Pushkin travelled to Erzurum from the fortress at Kars while I took the route over the Pontic Mountains from Trabzon. OK there was nearly a 200 year time difference.
There have been so few documented well known travellers to Erzurum and Pushkin really does appear to be the only one to figure in the records, he went there to fight the Turks, I went there because it was on the map and had a train station.
If travelling and writing your own blog is nothing else it is that you can place your own name in the same paragraph as that most famous of Russians and the writer of Eugene Onegin.
Perhaps arriving from Kars presents a better and more pleasing arrival than coming from the north. After crossing the mountains and climbing to the high plain we dropped down occasionally to small villages with a stream and a few trees and huge flocks of sheep with a couple of mules weighed down by all the worldly possessions of the shepherd, a seriously tough and lonely life.
Erzurum lies at nearly 1800 metres altitude in a near treeless plain with mountains more than 3000 metres behind and from the bus station some 5 miles north of the town all I could make out was some pretty awful architecture.
The taxi ride into town actually costs more than the 6 hour bus trip and revealed Erzurum in its rather drab, dull appearance.
The air was thin and very dry and the town rather merged with the dun colour of the Anatolian plain. The light is extremely harsh for most of the day and there is such a short period as it begins to soften before it disappears behind the mountains, making photography a challenge.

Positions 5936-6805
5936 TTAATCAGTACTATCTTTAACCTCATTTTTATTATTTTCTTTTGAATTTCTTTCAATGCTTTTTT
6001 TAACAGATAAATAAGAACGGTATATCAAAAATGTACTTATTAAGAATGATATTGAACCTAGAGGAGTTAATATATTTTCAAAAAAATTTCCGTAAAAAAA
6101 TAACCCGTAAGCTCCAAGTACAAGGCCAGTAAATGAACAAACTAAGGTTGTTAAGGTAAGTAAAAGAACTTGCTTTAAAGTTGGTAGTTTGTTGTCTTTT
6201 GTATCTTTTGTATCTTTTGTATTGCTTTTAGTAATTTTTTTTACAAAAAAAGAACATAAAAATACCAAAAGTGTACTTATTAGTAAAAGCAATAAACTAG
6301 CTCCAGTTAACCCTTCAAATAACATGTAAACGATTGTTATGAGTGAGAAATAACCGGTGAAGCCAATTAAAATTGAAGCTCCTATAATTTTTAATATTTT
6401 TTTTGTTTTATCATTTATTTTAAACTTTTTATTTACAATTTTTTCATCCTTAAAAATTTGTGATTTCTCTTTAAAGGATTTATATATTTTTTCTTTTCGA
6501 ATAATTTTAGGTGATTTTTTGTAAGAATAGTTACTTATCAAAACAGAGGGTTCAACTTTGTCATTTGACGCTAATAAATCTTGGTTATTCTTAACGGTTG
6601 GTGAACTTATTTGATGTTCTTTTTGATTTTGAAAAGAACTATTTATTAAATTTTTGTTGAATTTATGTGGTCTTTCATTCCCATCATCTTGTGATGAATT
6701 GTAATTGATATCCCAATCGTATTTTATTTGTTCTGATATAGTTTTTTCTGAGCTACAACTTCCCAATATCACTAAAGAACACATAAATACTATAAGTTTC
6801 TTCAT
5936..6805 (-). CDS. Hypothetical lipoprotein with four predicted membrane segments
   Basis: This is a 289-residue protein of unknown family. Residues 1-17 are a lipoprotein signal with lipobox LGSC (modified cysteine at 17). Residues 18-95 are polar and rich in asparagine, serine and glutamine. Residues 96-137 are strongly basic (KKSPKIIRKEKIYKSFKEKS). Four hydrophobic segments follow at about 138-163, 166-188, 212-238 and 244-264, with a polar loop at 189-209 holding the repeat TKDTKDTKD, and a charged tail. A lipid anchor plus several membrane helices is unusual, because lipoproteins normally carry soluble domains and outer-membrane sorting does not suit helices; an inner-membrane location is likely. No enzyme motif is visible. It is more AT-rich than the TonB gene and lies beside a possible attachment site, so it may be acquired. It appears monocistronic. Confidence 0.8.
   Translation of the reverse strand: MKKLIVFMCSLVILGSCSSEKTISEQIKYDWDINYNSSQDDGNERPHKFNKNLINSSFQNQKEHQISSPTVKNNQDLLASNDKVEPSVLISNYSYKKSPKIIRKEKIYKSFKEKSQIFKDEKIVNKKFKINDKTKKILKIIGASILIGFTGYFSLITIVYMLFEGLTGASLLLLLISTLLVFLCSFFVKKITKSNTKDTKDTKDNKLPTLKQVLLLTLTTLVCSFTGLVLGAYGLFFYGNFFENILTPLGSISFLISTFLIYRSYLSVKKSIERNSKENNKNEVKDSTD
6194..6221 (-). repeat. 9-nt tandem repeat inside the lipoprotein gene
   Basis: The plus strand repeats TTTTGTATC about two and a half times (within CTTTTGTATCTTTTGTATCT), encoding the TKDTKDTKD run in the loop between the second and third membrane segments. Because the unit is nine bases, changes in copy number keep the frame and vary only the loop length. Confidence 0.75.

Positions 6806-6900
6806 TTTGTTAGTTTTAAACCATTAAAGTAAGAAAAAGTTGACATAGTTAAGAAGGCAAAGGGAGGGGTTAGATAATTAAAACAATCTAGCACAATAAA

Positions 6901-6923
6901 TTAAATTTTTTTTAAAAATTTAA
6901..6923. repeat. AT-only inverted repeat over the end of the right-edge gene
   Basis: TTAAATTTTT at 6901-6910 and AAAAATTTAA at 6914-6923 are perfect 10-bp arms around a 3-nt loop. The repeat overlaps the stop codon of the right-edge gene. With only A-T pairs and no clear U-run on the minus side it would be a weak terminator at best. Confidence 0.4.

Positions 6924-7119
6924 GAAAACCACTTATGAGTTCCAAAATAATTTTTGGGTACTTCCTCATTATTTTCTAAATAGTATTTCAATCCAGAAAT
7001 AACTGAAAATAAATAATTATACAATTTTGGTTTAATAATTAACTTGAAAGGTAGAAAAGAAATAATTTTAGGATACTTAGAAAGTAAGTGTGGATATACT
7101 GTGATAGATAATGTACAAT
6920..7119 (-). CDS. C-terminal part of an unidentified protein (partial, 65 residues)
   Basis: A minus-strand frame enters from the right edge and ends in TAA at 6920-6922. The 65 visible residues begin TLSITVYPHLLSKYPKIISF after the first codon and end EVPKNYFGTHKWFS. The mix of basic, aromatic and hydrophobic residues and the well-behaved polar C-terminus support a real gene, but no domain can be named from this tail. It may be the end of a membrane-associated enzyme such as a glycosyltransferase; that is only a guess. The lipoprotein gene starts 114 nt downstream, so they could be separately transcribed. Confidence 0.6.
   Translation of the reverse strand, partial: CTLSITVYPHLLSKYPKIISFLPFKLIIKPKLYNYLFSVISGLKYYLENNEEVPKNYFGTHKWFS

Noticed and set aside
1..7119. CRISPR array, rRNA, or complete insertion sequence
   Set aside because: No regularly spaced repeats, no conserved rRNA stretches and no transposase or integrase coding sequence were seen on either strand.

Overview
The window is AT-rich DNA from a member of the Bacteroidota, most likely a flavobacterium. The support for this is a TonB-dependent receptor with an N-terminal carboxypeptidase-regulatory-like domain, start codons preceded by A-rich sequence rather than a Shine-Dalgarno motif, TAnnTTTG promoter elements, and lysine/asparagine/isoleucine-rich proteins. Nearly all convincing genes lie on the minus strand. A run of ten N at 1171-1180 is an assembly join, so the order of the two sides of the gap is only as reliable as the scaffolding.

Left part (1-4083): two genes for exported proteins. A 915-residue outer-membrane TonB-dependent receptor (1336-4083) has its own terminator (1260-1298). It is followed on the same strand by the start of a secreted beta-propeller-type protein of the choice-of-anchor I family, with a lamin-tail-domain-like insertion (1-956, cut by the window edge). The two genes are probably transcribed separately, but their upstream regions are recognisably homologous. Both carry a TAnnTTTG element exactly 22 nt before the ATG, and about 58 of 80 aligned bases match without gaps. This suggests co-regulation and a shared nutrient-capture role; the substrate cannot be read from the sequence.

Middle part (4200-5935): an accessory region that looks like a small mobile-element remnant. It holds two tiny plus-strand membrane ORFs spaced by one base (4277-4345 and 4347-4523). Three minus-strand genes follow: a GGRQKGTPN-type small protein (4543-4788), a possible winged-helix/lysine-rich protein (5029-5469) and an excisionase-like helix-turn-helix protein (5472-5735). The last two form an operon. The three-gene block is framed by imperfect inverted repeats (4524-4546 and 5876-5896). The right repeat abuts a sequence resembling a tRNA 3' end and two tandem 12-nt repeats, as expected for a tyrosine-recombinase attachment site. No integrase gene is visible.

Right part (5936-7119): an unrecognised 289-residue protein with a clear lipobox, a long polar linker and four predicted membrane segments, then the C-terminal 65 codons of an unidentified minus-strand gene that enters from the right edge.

I wouldn’t say the place actually depressed me but I realised as we drove into town there was so little to see, so much so that as soon as I checked in I asked the hotel manager who appeared to speak english what time the train station opened the next morning as an earlier than planed departure from Erzurum was the best way to retain what sanity I had left after a month or so in turkey. His answer with a motion of his exceptionaly large bespectacled head was ‘train station closed Saturday’.
As it happens this was not the only piece of misinformation I got from him sometimes I felt he didn’t actuakky speak any english as the answers bore no relation to the question it wasn’t.
A quick tour of the town before dark did however reveal a couple of interesting buildings, the Covered madrassa the Yakutiye Medresesi with its beautiful carved laticework tower in the central square is an architectural delight, and probably the one reason to travel here.
That night and everynight there were a dozen or so brand new cars with their temporary Iranian plates. It reminded me of the sole reason Erzurum existed and Theodosius expanded and fortified this small settlement and created a capital in the east.. It is the only spot for a hundred kilometres or more in any direction that had water and natural defences on the escarpment with a fertile plain that was on the way to everywhere else Iran, Caucasus, The Black Sea, Mesopotamia, the Caspian sea and Bagdad and the Gulf. Today only the Iranians pass through. Theodosius was the last roman emperor to have ruled over the eastern and western empires and in his day this was the last city in the empire facing the Persians.